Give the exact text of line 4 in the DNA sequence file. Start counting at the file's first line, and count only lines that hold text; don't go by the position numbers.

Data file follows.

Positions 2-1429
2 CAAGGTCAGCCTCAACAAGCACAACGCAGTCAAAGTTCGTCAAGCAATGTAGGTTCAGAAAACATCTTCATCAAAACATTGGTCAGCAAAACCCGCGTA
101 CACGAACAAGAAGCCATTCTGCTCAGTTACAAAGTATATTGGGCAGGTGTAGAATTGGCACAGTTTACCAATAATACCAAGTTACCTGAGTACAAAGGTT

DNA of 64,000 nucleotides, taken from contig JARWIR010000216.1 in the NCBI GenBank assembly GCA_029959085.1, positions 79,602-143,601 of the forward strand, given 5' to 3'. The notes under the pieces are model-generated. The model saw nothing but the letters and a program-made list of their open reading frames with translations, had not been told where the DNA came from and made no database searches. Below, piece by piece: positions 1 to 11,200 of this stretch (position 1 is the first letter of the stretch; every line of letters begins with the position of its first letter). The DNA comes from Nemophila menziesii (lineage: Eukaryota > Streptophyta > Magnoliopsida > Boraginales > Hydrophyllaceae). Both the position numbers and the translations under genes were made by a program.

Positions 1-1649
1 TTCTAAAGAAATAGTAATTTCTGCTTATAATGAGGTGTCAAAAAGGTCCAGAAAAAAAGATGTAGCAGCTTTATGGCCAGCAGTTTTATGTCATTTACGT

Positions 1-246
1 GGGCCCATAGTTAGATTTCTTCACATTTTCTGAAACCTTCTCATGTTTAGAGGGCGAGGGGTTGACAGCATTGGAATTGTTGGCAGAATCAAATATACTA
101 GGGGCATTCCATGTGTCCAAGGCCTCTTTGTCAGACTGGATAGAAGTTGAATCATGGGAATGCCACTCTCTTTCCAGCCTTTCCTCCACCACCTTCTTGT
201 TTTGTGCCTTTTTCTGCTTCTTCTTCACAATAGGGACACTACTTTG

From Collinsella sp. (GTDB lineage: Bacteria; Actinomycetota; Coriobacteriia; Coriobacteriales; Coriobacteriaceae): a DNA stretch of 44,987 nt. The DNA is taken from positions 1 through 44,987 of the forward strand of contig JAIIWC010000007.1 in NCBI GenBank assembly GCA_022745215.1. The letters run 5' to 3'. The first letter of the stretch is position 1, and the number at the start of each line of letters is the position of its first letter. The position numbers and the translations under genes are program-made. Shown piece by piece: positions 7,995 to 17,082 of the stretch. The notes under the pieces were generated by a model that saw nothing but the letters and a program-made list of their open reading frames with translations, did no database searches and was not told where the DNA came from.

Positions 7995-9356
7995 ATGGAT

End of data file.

DNA of 64,000 nucleotides, taken from contig JARWIR010000216.1 in the NCBI GenBank assembly GCA_029959085.1, positions 79,602-143,601 of the forward strand, given 5' to 3'. The notes under the pieces are model-generated. The model saw nothing but the letters and a program-made list of their open reading frames with translations, had not been told where the DNA came from and made no database searches. Below, piece by piece: positions 1 to 11,200 of this stretch (position 1 is the first letter of the stretch; every line of letters begins with the position of its first letter). The DNA comes from Nemophila menziesii (lineage: Eukaryota > Streptophyta > Magnoliopsida > Boraginales > Hydrophyllaceae). Both the position numbers and the translations under genes were made by a program.